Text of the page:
By The Mathematics Teacher Educator Editorial Board
The National Council of Teachers of Mathematics recently published Principles to Actions: Ensuring Mathematical Success for All. This document brings to the forefront issues of uneven implementation of the ambitious teaching (Lampert, Beasley, Ghousseini, Kazemi & Franke, 2010, p. 129) of mathematics to all students that has been espoused in various iterations of college and career ready standards, including the Common Core State Standards for Mathematics [CCSSM] (National Governors Association Center for Best Practices & Council of Chief State School Officers, 2010). The CCSSM provides guidance on what students should know and be able to do, but intentionally leaves unanswered questions about the policy and programs that should be in place in order to implement the content standards effectively. This resource is available at http://www.nctm.org/PrinciplestoActions.
The intent of Principles to Actions (PtA) is "to fill [the] gap between the development and adoption of CCSSM and other standards and the enactment of practices, policies, programs, and actions required for their widespread and successful implementation. Its overarching message is that effective teaching is the nonnegotiable core that ensures that all students learn mathematics at high levels" (p. 4). By specifying the kinds of practices that teachers need to engage in to support their students' learning of ambitious standards, and the kind of supports that need to be in place in order for teachers to implement these practices in their classrooms, the PtA is an important resource for mathematics teacher educators.
The PtA document is based upon research about effective mathematics teaching practices that are at the core of the work of mathematics teacher educators. This document makes explicit and accessible key components of effective mathematics teaching. As such, PtA coalesces many important ideas that AMTE members have been implementing in their work for decades (e.g., worthwhile tasks and purposeful questioning). It also draws attention to other key elements of effective teaching (e.g., productive struggle and using student thinking) that may not be as prevalent in our collective repertoire of strategies.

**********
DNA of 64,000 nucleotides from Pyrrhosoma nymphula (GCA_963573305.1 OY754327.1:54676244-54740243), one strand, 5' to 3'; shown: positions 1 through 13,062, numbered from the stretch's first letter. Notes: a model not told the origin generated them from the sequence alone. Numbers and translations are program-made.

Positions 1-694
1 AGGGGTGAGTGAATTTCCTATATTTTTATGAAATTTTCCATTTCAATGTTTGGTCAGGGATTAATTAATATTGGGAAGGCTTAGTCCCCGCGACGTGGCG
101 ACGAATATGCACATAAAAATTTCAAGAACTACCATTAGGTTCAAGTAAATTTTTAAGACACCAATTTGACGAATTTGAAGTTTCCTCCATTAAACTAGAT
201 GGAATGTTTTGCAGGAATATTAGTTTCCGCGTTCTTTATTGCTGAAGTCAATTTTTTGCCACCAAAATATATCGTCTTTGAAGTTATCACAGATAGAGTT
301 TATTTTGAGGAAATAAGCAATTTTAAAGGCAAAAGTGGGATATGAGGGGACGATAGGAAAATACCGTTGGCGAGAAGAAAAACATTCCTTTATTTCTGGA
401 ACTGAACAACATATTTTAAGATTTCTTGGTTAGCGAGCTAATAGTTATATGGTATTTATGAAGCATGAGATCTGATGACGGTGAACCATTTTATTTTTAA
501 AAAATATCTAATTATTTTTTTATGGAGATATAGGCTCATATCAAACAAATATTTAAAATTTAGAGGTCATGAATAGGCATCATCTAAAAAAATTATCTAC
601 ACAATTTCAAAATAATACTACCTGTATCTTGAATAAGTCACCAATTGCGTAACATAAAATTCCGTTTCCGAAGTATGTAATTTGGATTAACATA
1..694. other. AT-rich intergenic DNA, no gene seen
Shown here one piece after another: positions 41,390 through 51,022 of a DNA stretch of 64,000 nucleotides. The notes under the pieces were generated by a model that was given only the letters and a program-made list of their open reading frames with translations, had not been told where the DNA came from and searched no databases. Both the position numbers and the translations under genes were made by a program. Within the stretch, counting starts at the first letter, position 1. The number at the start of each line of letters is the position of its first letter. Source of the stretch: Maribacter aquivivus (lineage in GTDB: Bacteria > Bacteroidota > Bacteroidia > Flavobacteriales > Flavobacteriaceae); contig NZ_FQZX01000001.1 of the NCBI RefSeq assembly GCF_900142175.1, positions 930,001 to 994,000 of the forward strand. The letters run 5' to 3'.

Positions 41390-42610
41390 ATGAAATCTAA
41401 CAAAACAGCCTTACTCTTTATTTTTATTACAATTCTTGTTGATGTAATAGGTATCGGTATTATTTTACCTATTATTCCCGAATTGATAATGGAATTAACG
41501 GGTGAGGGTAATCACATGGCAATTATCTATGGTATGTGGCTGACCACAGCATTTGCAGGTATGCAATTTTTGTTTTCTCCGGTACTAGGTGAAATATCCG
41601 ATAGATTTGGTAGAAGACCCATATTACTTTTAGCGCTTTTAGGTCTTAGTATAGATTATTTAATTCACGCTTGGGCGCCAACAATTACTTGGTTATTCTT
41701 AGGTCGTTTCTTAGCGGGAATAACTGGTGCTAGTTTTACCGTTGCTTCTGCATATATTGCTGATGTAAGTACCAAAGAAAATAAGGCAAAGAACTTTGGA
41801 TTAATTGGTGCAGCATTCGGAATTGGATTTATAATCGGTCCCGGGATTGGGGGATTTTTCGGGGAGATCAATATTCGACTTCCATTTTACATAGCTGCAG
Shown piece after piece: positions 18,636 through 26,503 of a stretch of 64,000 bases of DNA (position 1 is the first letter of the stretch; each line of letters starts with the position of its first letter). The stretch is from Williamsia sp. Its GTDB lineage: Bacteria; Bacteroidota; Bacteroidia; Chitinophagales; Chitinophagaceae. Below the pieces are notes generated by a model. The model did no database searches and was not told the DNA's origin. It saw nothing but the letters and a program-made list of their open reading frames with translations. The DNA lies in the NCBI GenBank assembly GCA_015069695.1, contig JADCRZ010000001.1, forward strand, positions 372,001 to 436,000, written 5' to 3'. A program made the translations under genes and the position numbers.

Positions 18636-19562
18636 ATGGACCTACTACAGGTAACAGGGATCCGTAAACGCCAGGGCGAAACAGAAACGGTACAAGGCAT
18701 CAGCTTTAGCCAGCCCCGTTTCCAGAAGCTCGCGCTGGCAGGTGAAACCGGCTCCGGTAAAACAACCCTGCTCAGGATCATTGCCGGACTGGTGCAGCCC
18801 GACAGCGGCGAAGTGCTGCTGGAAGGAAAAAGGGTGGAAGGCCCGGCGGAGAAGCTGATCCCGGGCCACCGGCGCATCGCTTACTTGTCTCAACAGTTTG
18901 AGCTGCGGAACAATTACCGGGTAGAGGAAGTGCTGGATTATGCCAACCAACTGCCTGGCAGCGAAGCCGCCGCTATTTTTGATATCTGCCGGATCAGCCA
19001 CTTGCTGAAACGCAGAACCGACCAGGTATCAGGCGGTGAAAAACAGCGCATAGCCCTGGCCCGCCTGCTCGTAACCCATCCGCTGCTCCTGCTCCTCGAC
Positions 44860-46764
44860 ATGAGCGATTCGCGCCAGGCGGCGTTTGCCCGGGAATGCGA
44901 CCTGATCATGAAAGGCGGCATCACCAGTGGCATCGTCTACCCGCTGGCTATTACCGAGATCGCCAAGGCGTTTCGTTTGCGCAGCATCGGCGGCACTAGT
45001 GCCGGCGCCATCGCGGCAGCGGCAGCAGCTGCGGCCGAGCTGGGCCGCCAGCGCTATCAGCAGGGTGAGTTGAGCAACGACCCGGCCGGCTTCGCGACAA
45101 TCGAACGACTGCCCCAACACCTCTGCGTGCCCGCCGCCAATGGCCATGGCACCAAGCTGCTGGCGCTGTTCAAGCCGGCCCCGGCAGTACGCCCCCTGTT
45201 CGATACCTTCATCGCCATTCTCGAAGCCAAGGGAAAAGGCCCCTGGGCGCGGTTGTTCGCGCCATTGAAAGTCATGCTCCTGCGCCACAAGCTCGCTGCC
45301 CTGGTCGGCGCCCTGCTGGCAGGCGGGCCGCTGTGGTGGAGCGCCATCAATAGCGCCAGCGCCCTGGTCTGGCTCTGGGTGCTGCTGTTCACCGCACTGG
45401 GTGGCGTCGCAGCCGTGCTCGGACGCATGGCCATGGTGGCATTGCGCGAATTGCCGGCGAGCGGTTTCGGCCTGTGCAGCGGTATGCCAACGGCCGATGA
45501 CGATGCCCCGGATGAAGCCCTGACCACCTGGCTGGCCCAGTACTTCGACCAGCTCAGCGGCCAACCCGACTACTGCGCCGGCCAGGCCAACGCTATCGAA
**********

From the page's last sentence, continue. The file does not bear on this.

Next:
Specifically, PtA provides eight mathematics teaching practices that could serve as an organizational structure for professional learning communities or for designing goals and assessments for coursework or professional development. The document includes several helpful tables that summarize important ideas and could be used in the work we do as teacher educators. For example, the contents of a table of productive and unproductive beliefs about teaching and learning mathematics (p. 11) could be reformatted as a card sort and used as the basis of a conversation about values and classroom teaching or serve as the ends of a continuum for survey questions given at the beginning and end of a course or professional development experience. Other important conversations could be prompted by activities based on the vignettes and student work included in PtA. The possibilities for using PtA are numerous; regardless of what you decide to try, we encourage you to document your interventions in enough detail for your efforts to be replicable, and to share your results.
The Mathematics Teacher Educator (MTE) Editorial Board sees the publication of PtA as providing a stimulus for the AMTE community to develop a collection of (1) activities, (2) tools for gathering evidence, and (3) results in such a way as to provide opportunities for replication of effective practice in multiple contexts and for the refinement of our ideas—in other words, to contribute to the knowledge base of mathematics teacher education. These resources could serve as the basis of AMTE presentations and articles for AMTE publications. In particular, the MTE journal is putting out a call for manuscripts that document how mathematics teacher educators make connections between their work on improving practice (with preservice or inservice teachers) and the PtA document. Plan now to implement your ideas and be proactive and deliberate about the collection of evidence about their impact so that you will be ready to submit your manuscript by the September 1, 2015 deadline for this special call. More details are available on the MTE website: http://www.amte.net/publications/mte.
Editor's comment: Note that Nebraskan Matt Larson (Lincoln Public Schools) served as a member of the writing team.
Lampert, M., Beasley, H., Ghousseini, H., Kazemi, E., & Franke, M. L. (2010). Using designed instructional activities to enable novices to manage ambitious mathematics teaching. In M. K. Stein & L. Kucan (Eds.), Instructional explanations in the disciplines (pp. 129-141). New York: Springer.
National Council of Teachers of Mathematics. (2014). Principles to actions: Ensuring mathematical success for all. Reston, VA: Author.
National Governors Association Center for Best Practices & Council of Chief State School Officers. (2010). Common core state standards for mathematics. Washington, D.C.: Author.
Resource: 'Principles to Actions'
By The Mathematics Teacher Educator Editorial Board